A journal following the history, design, construction and operation of Bernard Kempinski's O Scale model railroad depicting the U. S. Military Railroad (USMRR) Aquia-Falmouth line in 1863, and other model railroad projects.
©Bernard Kempinski All text and images, except as noted, on this blog are copyrighted by the author and may not be used without permission.

November 10, 2014

Back on the Chain Gang

I worked on some more military flat cars this afternoon. I used a some chains from a set of Alkem Scale Models Military Tie Down Chains to secure a HEMMT Fuel truck to a OTTX 60-ft flat car. The flat car is an Intermountain Company model. The HEMMT is Herpa model.

The back view shows how the chains are secured to a ring and then added to the tow pintle. The ring is included in the  Alkem Scale Models Military Tie Down Chains set.

I also built another DODX 41000 flat car using some of the left over pilot model etchings, no sense wasting them.  I tried weathering this car to match a photo of the same car from RRPicture.net

I used the sea salt technique to simulate the peeling paint on the deck.  If you are unfamiliar with the sea salt technique there are dozens of youtube videos that describe it, such as this. In a nut shell you sprinkle salt on the  a moistened model where you wish to depict peeling paint or rust. Then you spray the final color on top of the salt. When the paint dries you wipe away the salt and you get a rough peeling effect. Some people use hairspray too as it washes off with water. Lots of techniques out there.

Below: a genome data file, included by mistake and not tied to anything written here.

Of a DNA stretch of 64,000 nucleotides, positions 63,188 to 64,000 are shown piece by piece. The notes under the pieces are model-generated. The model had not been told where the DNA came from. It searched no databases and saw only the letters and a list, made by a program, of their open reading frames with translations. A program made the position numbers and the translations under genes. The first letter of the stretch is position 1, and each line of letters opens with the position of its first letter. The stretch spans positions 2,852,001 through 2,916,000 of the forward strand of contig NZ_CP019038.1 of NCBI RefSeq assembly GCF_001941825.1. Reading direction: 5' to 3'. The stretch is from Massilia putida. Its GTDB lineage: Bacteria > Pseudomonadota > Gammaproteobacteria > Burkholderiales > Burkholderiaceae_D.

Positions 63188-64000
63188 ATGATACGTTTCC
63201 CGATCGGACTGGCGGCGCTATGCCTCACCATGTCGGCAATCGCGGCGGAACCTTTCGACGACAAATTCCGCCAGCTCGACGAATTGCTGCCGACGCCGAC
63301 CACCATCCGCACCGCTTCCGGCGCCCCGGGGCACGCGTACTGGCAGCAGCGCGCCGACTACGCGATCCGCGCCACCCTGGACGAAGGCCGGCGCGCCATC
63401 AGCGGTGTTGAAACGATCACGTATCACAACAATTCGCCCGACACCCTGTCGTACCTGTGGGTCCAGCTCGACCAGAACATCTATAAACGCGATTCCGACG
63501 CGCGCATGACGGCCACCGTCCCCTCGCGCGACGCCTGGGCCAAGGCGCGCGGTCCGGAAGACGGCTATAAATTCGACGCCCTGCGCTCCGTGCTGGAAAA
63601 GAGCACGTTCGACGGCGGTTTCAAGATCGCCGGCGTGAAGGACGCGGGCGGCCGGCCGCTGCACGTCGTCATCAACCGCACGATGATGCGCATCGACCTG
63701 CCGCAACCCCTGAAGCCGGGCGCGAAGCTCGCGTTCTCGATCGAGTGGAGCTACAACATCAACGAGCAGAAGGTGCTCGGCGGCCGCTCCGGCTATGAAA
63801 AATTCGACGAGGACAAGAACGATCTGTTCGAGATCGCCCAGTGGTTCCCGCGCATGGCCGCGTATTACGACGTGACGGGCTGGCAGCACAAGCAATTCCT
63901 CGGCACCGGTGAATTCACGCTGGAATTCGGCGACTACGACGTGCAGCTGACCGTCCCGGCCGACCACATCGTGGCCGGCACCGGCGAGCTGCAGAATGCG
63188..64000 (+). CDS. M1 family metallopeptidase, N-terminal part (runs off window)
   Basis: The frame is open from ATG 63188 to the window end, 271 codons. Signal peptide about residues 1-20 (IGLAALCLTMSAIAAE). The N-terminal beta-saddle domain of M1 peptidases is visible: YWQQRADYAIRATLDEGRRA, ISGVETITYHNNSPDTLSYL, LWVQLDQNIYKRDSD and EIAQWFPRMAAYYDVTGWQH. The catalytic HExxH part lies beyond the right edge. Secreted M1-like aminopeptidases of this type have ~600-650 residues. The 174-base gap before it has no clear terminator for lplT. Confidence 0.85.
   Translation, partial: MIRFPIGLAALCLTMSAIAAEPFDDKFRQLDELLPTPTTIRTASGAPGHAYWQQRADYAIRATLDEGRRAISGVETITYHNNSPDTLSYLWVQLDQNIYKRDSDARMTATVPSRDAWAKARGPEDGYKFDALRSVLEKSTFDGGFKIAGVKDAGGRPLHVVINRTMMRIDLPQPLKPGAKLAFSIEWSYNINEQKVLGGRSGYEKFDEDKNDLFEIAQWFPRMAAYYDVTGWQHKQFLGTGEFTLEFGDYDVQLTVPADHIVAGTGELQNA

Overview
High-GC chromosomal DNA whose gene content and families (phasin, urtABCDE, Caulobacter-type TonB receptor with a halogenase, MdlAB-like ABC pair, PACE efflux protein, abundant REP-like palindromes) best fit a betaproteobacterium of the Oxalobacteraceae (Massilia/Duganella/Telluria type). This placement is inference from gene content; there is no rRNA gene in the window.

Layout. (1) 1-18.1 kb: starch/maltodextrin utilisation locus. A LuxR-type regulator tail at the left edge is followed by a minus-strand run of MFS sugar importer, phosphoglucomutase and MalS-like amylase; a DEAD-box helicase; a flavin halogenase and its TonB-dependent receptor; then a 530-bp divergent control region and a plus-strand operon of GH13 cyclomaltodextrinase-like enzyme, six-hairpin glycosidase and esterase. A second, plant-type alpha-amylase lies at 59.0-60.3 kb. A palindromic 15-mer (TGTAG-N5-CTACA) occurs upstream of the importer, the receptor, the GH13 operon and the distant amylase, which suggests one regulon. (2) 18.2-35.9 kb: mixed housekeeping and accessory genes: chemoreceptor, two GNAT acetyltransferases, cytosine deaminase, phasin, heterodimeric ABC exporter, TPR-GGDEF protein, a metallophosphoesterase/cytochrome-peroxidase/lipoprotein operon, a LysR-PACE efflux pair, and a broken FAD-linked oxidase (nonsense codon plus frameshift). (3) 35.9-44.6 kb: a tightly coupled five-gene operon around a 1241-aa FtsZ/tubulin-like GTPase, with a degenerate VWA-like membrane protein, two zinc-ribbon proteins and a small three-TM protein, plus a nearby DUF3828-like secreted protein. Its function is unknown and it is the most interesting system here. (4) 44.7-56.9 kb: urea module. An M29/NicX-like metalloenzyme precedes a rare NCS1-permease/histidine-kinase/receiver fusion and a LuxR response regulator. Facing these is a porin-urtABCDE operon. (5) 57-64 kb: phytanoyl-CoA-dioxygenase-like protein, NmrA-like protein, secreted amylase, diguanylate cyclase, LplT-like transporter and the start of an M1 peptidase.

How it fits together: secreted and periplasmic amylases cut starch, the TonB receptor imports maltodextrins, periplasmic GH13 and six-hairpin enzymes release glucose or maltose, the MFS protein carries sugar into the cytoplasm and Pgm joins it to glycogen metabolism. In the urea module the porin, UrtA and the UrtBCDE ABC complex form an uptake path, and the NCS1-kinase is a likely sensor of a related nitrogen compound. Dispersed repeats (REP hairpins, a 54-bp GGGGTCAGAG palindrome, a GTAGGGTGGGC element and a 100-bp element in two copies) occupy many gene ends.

I added chains to the deck as they stay with the empty car. The paint is very faded on this car.

Some tips on applying Alkem Scale Models decals. We suggest you use Future Acrylic Floor polish as the gloss coat and the setting agent. When using Future, the decals are nearly "fool proof." First spray or brush paint a thin coat of Future to the area you wish to decal. Let that dry for 15-20 minutes.

Then cut the desired decal film close to the lettering, but you dont have to be too close. The less extra decal film the better, but don't make the decal too small to handle. The extra film will disappear later.
Then put a drop of Future where you wish the decal to go. Apply the decal with tweezers or a toothpick. Once it is set, blot with a lint free rag. The Future dries in about 10 minutes. After waiting an hour or so, apply dullcote to the finished model. There is no silvering and the decal edges disappear. It is almost magic!

Note on the DODX decals there is white lettering that gets applied over black decal backgrounds. Apply the black decal first as described above and let it dry for about 10 minutes before doing the next layer decal.


  1. And what by chance might the sea salt technique be? It might be self explanatory but perhaps not. Excellent work as always.


    1. Gerry, good question. Since others may not know about it, I added some text in the actual blog post to clarify.

      In doing ACW modeling, I don't get an opportunity to try some of these neat weathering effects on my mostly wood models. So this is a nice diversion.